Enforcement of "standards" or compliance was given to the Quality Control Officer (intimidating language) whose job it was to comb through charts finding the omissions, failures and faults in order to display them for the Medical Staff for review and report to the Board. Such statistical methods applied to very small sample sizes and minimally meaningful indicators created anger and rejection of the process among medical staff. For example, a physician who had saved a life by diagnosing a post-operative bleed, who took the patient back to the OR was "dinged" and judged as culpable by the indicators. Many of these practices continue today. If an error is caught in a non-Lean regulatory environment, what are the incentives to identify and disclose it if you are going to be penalized?

Physicians work with many sharply competing incentives. Reduce costs, see more patients, make no errors, document to satisfy even the harshest malpractice lawyer, be compassionate, spend more time with all patients, screen for seatbelt or tobacco use, complete required authorizations for HMO's, coordinate care with all providers, and be prepared to respond to any emergencies. We will resist Standards if they feel like another burdensome injunction to "remember to do" one more thing that is going to be measured.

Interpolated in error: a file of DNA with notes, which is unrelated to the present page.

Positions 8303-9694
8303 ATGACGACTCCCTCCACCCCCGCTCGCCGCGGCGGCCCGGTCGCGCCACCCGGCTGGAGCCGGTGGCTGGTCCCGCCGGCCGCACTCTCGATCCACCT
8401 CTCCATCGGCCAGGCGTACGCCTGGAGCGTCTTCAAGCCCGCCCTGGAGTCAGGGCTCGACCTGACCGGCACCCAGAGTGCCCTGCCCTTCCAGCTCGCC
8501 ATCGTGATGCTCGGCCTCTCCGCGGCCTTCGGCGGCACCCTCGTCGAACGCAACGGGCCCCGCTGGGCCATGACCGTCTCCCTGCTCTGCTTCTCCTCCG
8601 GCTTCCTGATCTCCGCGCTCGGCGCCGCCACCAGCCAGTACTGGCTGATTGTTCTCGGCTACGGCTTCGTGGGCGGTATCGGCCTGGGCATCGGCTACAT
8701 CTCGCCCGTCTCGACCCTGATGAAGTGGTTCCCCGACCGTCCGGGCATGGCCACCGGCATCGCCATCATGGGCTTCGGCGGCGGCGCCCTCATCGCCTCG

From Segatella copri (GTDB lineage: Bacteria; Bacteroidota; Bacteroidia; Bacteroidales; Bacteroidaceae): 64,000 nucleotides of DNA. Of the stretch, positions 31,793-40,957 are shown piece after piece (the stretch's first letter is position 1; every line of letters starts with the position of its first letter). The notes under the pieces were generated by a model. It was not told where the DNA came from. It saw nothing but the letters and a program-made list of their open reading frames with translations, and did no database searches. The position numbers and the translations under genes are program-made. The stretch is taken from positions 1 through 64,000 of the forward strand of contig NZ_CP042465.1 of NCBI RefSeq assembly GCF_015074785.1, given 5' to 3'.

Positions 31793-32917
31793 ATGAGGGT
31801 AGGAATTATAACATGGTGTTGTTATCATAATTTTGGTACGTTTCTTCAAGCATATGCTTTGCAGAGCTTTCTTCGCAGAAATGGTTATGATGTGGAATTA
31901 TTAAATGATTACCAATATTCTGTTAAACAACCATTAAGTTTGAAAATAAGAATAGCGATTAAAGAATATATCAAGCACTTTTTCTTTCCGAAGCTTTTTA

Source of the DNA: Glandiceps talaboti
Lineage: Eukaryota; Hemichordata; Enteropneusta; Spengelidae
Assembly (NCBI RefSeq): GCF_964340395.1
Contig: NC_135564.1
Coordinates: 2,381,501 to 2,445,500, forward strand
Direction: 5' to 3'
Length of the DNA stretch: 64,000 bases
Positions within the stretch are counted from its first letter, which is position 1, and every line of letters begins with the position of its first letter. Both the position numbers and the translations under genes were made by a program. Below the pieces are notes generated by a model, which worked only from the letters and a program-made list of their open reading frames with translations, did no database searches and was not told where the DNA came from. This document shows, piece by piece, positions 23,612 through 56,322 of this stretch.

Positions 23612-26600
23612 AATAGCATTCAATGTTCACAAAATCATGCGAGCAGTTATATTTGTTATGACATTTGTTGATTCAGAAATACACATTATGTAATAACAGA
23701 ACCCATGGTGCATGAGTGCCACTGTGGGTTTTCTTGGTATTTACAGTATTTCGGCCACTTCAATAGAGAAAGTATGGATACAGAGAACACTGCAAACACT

On being introduced to Lean, physicians are likely to think of it is a means of meeting current reporting requirements while we know it can have much greater impact. I saw a recent example at Scotland Memorial Hospital in Laurinburg. Surgeons began using Lean to investigate why they had deficiencies in meeting SCIPS DVT prophylaxis indicators and why orders for heparin were omitted. When they went on a Gemba walk they discovered the many wastes in their whole pre-operative admission process. They discovered how Lean methodology could be used to simplify, not burden their practices. They discovered how standardization is about having resources, routines and safeguards in place that protect their practice of medicine. Simple examples of standards and routines include having laboratory results reported in an accurate and timely manner, for having outside records available prior to consults, for medication refills ready for signing after checking for allergies, for check lists for pre surgical authorizations and registrations. These examples and others can demonstrate how standardized work can avoid errors, redundancy, waiting, and rework while simplifying medical practice but not constraining it.